November 23, 2010

January 2011: The Girl Who Kicked the Hornet's Nest

"The Girl Who Kicked the Hornet's Nest" by Stieg Larsson

Only now, with the publication of The Girl Who Kicked the Hornet's Nest, the third novel in the late Stieg Larsson's immensely popular Millennium trilogy, can we fully appreciate the Swedish writer's achievement. The trilogy ranks among those novels that expand the horizons of popular fiction…the novel fully lives up to the excellence of the previous two and…brings the saga to a satisfactory conclusion. -- Patrick Anderson (The Washington Post)

Kerry: I enjoyed this series of books, but I found the last book in the trilogy to be the slowest. You have to read it to finish the trilogy but it plod along quite slowly and the ending was not as exciting as I had hoped.

Stephanie: So-so wrap up of the first two books in the series. A little tedious and not much new action.

Jen S.: Book 1 = great! Book 2 = good. Book 3 = fair. I'm glad I read it, but it definitely didn't have the same speed, interest or newness of the previous two books.

Aday: I'm going to wait for the movie.

October 22, 2010

November 2010: Loving Frank

"Loving Frank" by Nancy Horan

Kasey: I enjoyed this book a lot more than I thought I would. I didn't agree with her choices, but I was interested in the story.

The characters were frustrating in their selfishness, but it was a good book overall.

Jen S.: I thought it was really interesting. Parts of it moved me to tears while others repelled me.

Amanda: Loved it but the ending was VERY shocking!

Stephanie: A nice work of historical fiction but lacked the passion of a convincing love story!

Aday: I think I might enjoy this story more as a movie. I didn't feel the fire that Frank and Mamah supposedly felt for each other, and I found them both to be extremely selfish and for the the most part, unlikeable characters. The writing lacked a certain spark and was a bit tedious at times, but the unexpected and heartbreaking ending made it well worth the effort.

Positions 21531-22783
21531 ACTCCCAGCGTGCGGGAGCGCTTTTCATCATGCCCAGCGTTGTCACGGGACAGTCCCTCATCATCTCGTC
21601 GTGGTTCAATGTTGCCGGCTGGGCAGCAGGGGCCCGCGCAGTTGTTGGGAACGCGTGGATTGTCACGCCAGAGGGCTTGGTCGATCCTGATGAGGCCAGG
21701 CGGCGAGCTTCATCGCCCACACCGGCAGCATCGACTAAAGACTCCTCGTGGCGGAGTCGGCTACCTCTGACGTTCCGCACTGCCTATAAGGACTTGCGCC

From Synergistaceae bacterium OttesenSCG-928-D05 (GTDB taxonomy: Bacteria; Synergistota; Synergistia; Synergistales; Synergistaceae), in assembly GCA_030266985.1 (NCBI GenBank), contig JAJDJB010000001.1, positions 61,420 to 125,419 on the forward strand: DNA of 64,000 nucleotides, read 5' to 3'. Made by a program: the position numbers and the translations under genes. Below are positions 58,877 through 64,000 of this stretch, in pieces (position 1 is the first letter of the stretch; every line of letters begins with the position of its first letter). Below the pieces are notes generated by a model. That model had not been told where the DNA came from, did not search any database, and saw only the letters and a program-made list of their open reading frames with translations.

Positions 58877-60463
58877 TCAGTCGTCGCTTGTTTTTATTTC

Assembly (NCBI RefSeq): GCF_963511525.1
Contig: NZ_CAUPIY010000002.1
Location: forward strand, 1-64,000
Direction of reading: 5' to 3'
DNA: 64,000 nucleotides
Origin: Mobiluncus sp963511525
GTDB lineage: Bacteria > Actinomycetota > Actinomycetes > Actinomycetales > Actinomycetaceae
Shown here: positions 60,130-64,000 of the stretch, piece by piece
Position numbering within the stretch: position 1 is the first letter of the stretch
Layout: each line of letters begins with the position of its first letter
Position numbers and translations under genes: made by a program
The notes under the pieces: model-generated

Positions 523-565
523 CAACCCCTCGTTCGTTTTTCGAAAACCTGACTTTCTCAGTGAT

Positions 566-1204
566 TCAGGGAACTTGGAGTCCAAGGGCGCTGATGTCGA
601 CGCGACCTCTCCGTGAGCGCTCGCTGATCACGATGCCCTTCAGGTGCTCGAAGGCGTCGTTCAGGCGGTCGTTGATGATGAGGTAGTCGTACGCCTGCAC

September 20, 2010

October 2010: The Bad Seed

"The Bad Seed" by William March

What happens to ordinary families into whose midst a child serial killer is born? This is the question at the center of William march's classic thriller. After its initial publication in 1954, the book went on to become a million–copy bestseller, a wildly successful Broadway show, and a Warner Brothers film. The spine–tingling tale of little Rhoda Penmark had a tremendous impact on the thriller genre and generated a whole perdurable crop of creepy kids. Today, The Bad Seed remains a masterpiece of suspense that's as chilling, intelligent, and timely as ever before. --From the Publisher

Holly: Good in an old-fashioned way. I hope my kids are good seeds.

Kasey: I thought it could've been better. I expected it to be scarier and it was hard to relate to any of the characters.

Aday: A quick, easy read, but not as scary as I hoped it would be.

Jen S.: I liked the 1956 movie ending better than the book ending.

Mary: I didn't read the book but the movie ending was fabulous!

September 1, 2010

September 2010: The Broken Shore

"The Broken Shore" by Peter Temple

In short, The Broken Shore offers both poetry and gore, and it's best if you have a taste for both. Having read the new novels of Michael Connelly and Martin Cruz Smith, I have to say that Temple belongs in their company. Australia is a long way off, but this bloke is world-class. -- The Washington Post - Patrick Anderson